154 views

Which gender for words "Magnificum Consilium"

I would like to name a product in Latin because I find it original and attractive language. I was looking for a translation for the words "great advice" so I found "Magnificus Consilium&...
8 votes
1 answer
126 views

Who asked whom about the cape of parchment? And who answered?

I quote this cautionary tale about the dangers of studying Scholastic logic in full because it's just too good not to, but my question is only about the part in bold face: Parisius accidit, quod ...
8 votes
2 answers
2k views

Proper parsing of "respondeo dicendum quod"

Anyone who has read the Scholastics, such as St. Thomas Aquinas, is familiar with the basic structure of an articulus: (Here's an example.) Objections ("videtur quod...") Quote from ...
7 votes
0 answers
40 views

How did people describe flags and banners using Latin?

This is my first time on the forum, so If there's any tips to get my question answered feel free to share. I have been working on a Minecraft resource pack that changes the Latin setting, hopefully ...
2 votes
1 answer
188 views

Translation of Matthew Paris’s mediaeval Latin

Secundo firmamentum caeli in medio libravit aquarum, ipsis aquis ac terra cum caelo superiore ac virtutibus, quae in ea conditorem laudarent, ante horum sex dierum exordium creatis. This sentence is ...
5 votes
1 answer
252 views

Latin Proverb Translation

How would I translate this Latin proverb: "Qui se instar ovis gerit hunc lupi vorant." Here's what I have: "Those who devour themselves like a sheep carries this man of a wolf."
6 votes
2 answers
466 views

Occasus nescius

In the first line of this 12th-century conductus: Sol oritur occasus nescius what does nescius refer to? Maybe diagramming the sentence is all I need, because I don't follow the grammar. If the ...
7 votes
1 answer
196 views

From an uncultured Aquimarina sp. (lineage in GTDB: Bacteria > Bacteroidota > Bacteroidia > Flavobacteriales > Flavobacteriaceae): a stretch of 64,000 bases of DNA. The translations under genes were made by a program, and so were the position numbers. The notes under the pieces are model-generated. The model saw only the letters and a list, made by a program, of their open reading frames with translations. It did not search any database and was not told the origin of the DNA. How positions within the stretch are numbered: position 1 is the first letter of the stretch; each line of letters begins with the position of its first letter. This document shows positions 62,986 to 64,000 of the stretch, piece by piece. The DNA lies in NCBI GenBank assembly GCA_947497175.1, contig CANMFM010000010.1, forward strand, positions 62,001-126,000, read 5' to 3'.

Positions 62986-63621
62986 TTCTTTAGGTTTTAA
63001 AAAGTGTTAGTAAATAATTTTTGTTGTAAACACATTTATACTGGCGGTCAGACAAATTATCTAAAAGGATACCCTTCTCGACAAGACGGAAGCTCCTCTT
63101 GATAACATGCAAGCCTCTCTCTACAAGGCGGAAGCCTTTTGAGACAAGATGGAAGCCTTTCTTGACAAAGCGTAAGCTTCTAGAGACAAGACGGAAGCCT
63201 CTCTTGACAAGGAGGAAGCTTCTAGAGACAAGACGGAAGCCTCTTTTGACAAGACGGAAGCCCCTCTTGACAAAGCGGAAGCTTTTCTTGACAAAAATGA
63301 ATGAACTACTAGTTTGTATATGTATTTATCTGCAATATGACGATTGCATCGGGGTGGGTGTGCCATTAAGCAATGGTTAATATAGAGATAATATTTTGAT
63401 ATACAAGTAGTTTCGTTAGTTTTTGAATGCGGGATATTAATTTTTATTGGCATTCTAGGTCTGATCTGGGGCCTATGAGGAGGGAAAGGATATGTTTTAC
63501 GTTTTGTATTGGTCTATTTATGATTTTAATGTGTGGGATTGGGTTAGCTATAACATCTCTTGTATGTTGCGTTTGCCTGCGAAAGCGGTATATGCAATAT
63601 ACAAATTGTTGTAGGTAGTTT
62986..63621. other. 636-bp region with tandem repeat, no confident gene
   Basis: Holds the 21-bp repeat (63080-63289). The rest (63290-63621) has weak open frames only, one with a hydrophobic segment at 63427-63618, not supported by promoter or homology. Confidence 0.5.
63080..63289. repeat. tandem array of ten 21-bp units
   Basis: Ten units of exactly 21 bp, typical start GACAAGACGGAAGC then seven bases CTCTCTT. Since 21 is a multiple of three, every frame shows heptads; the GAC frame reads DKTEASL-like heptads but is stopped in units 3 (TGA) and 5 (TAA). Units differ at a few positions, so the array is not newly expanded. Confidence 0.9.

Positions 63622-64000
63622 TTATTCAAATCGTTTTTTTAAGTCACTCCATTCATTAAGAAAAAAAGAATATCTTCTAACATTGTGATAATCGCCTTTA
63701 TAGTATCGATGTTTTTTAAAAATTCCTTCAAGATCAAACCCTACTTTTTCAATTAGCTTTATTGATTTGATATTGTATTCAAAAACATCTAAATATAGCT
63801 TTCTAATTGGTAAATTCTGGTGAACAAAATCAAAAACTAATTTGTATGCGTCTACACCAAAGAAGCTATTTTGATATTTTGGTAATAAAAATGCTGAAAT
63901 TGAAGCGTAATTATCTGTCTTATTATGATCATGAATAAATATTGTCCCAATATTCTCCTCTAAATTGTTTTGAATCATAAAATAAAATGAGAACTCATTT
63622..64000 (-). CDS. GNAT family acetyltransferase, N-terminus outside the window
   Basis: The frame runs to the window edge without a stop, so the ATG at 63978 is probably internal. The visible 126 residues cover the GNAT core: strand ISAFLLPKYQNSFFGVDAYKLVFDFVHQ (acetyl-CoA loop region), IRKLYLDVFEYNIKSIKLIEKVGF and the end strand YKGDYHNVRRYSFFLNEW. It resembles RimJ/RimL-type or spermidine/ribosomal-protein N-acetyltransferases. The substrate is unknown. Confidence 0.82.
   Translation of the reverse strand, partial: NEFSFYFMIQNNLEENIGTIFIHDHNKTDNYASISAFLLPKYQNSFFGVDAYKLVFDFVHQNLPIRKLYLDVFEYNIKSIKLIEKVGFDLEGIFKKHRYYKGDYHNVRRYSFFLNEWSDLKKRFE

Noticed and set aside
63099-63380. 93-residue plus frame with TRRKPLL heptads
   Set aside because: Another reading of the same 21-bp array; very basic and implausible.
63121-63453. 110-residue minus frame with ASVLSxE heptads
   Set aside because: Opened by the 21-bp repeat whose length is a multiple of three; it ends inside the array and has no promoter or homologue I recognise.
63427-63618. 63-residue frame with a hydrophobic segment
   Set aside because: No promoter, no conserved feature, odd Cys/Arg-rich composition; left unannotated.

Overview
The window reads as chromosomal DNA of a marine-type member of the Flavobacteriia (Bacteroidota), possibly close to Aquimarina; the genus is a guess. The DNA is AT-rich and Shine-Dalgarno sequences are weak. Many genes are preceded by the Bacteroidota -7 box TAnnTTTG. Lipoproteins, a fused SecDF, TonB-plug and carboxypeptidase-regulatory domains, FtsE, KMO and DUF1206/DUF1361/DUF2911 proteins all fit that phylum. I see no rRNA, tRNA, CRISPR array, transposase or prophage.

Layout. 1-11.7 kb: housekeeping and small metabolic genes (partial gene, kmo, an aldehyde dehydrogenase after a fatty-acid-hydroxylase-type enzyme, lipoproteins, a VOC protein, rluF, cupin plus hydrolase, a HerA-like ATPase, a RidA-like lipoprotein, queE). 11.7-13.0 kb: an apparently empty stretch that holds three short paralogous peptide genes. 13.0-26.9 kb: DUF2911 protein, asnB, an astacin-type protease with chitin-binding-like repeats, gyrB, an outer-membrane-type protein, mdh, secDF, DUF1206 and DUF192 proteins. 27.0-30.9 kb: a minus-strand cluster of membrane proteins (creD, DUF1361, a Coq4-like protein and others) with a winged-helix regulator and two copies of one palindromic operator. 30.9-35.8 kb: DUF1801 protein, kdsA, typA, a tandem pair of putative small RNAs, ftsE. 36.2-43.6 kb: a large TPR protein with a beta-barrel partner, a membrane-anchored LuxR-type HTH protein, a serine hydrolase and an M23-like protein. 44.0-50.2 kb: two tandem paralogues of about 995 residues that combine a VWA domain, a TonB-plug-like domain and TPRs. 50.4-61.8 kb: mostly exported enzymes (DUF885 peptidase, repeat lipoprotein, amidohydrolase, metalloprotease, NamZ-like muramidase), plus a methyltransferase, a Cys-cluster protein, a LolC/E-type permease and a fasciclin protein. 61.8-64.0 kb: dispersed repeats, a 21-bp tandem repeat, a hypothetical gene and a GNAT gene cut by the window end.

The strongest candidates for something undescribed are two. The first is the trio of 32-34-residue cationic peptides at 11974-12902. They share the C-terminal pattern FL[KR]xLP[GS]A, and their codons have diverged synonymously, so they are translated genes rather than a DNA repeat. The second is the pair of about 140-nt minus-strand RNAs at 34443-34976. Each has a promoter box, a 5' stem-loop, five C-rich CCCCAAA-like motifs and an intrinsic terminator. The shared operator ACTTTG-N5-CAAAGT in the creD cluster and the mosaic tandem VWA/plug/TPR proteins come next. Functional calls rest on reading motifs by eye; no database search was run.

Reading a snippet of 15th century handwriting in Latin

The Lilly library has a Gutenberg bible on display and the page that it is open to varies. This week the page had a marginal comment in it, which is unusual for this particular copy, and I was hoping ...
2 votes
0 answers
63 views

Implicitum esse & obsessum teneri

How would I translate the bolded sections of these lines? . . . sine pudore & reverentia intrepido animo peccare, seu facere ea quae mala sunt; propriissime tamen significat peccandi habitui ...
3 votes
2 answers
144 views

Cantus de beata virgine quae de ea in sabbatis agitur officium in conventu

This is a rubric for the hymn Ave maris stella from a French 13th century source. Someone helped me and gave me: 'A song for the Blessed Virgin when her office is celebrated on Saturdays in the ...
6 votes
1 answer
101 views

What role does "municipatum" play in this sentence?

The abbot Berno of Reichenau, in the opening sentence of his Prologus in Tonarium, some time between 1021 and 1036, called himself the following: licet parvus meritis, servus tamen Dei Genitricis ...
3 votes
1 answer
142 views

Objectum quod vs objectum quo

Could use some help on this translation, especially the bolded sections. Objectum huius amoris est duplex: quod, & quo. Objectum quod est creatura sive homo, qui creatura Dei est. Objectum quo ...
3 votes
1 answer
55 views

What is "cum supportatione"?

In Epistolae obscurorum virorum, letter 3: 'Mus miser est antro qui solum clauditur uno.’ Sic etiam possum dicere de me cum supportatione, venerabilis vir, quia essem pauper si haberem tantum unum ...
11 votes
1 answer
1k views

Did the ancients or medievals have a word for the energy stored in plants?

If you spend a little time gardening, you soon become aware that plants store energy in their roots, which they collect from the Sun through their leaves. By the end of Autumn, perennials usually have ...
4 votes
2 answers
569 views

Quem quaeritis?

Different versions of the Visitatio sepulchri, have different line endings. Some use Christicole whereas elsewhere I have seen Christicolae. What is the difference between Christicole/Christicoles/...
4 votes
1 answer
101 views

Eo. . .quo se ipsa magis

How would I translate this sentence? "Eo vero minus ex hoc loco quicquam efficitur, quod Ecclesia cum rogat "Converte me Domine," rogat ut Deus quo se ipsa magis ad Deum convertat ...
4 votes
0 answers
162 views

On the alleged ambiguity of the Ablative Absolute "Mutatis mutandis"

According to the wikipedia entry of Mutatis mutandis, "Mutatis mutandis is a Medieval Latin phrase meaning 'with things changed that should be changed' or 'having changed what needs to be changed'...